During COVID-19, the U.S. Food and Drug Administration will continue to utilize and implement additional alternative inspection tools and approaches while postponing domestic and foreign routine surveillance inspections. This will continue as local, national and international conditions warrant, with the exception of certain mission critical inspections. Mission critical inspections are identified on a case-by-case basis and conducted with appropriate safety measures in place.
In this unprecedented time, we are working hard to help ensure the safety and integrity of the products we all need, while striking an appropriate balance between a scaled back surveillance inspection program and the continuation of providing robust regulatory oversight. While this pandemic has added new complexities to our normal operations, we have implemented alternative approaches to on-site surveillance inspections that provide us with useful information toward fulfilling the agency’s mission.
The FDA is collaborating with the CDC to develop a process that would govern how and where to return to on-site facility surveillance inspections in accordance with the gating criteria outlined in the White House Guidelines for Opening Up America Again. We expect this to be a phased approach driven by scientific data. Our priority and commitment are to first protect the health and well-being of not only our own highly skilled workforce and state contract inspectors, but also the health of workers in the important industries we regulate.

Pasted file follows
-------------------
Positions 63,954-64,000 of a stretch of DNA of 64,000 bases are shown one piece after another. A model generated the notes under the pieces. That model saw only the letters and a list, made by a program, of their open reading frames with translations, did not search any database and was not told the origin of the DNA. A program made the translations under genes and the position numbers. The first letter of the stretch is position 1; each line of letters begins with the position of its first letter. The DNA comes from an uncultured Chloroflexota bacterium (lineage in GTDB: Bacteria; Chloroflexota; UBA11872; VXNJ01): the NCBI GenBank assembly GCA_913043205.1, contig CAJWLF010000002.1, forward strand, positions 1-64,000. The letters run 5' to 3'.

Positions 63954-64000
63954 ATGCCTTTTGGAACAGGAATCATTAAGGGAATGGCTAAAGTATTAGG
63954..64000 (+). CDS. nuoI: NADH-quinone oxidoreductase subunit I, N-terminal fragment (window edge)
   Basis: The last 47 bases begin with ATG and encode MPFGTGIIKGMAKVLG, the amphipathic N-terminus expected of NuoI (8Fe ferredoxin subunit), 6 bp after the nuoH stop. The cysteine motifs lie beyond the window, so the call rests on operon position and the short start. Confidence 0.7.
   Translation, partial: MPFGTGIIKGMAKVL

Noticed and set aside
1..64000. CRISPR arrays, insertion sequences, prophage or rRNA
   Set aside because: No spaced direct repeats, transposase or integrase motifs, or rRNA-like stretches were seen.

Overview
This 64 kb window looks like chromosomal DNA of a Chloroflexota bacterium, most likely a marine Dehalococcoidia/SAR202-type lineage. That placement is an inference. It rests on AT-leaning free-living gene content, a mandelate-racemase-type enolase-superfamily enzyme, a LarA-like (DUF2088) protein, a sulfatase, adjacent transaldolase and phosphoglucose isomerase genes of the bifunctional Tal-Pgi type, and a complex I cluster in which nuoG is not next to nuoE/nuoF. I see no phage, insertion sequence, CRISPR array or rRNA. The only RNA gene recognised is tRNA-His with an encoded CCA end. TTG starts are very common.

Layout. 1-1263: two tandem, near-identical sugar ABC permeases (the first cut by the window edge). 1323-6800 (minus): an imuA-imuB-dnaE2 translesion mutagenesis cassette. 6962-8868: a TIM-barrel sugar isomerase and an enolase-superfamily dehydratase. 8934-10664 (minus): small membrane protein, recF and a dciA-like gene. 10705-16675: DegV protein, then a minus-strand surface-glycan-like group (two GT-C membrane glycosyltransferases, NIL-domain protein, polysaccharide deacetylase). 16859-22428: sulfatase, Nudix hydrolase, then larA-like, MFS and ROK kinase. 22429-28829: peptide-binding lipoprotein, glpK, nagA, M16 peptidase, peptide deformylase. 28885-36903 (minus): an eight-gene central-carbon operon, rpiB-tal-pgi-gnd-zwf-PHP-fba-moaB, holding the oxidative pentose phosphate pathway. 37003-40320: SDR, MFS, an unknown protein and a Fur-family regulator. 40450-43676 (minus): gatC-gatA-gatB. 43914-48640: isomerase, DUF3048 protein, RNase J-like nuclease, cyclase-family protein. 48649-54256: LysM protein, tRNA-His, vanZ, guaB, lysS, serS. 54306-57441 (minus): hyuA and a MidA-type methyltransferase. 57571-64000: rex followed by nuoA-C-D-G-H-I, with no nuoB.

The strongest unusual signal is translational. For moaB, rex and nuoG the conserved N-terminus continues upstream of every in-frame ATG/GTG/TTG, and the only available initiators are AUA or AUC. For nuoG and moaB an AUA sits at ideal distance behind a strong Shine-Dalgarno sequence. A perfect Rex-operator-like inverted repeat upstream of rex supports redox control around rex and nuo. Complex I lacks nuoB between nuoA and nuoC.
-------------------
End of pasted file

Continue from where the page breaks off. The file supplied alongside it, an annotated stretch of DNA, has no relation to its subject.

Although inspections are critical, they are one part of a robust and multi-pronged approach to overseeing the safety and quality of FDA regulated products. Safety and quality must be part of the daily routine at any regulated facility for their products to be high quality and reliably suitable for the U.S. consumer.
Based on decades of experience with our diverse regulated industries, we believe most FDA-regulated firms understand and appreciate their responsibility to ensure the safety of the products they manufacture or produce. We consider these firms to be our partners in public health. The FDA’s regulatory oversight of crucial industry sectors is vital to the long-term health of America, but product safety and quality are ultimately the establishment’s responsibility. Most firms strive to reliably provide quality products and maintain the integrity of the supply chain. We are in steady communication with our industry partners as well as our domestic and foreign regulatory counterparts to assist them during this difficult time.
Our leadership team meets daily to discuss the urgent issues facing us as we facilitate efforts to diagnose, treat and prevent the disease; survey the medical and food product supply chains for potential shortages or disruptions and help to mitigate such impacts, as necessary; and leverage the full breadth of our public health tools. We continue to closely monitor the global situation and remain in contact with our domestic and foreign regulatory counterparts to inform our assessment of the feasibility of a return to routine on-site surveillance inspections as conditions improve.
The FDA is confident in our ability to maintain oversight during this pandemic by leveraging all available authorities, alternative tools, and scientific methods to ensure the integrity and availability of safe and quality products for the American people.
The FDA, an agency within the U.S. Department of Health and Human Services, protects the public health by assuring the safety, effectiveness, and security of human and veterinary drugs, vaccines and other biological products for human use, and medical devices. The agency also is responsible for the safety and security of our nation’s food supply, cosmetics, dietary supplements, products that give off electronic radiation, and for regulating tobacco products.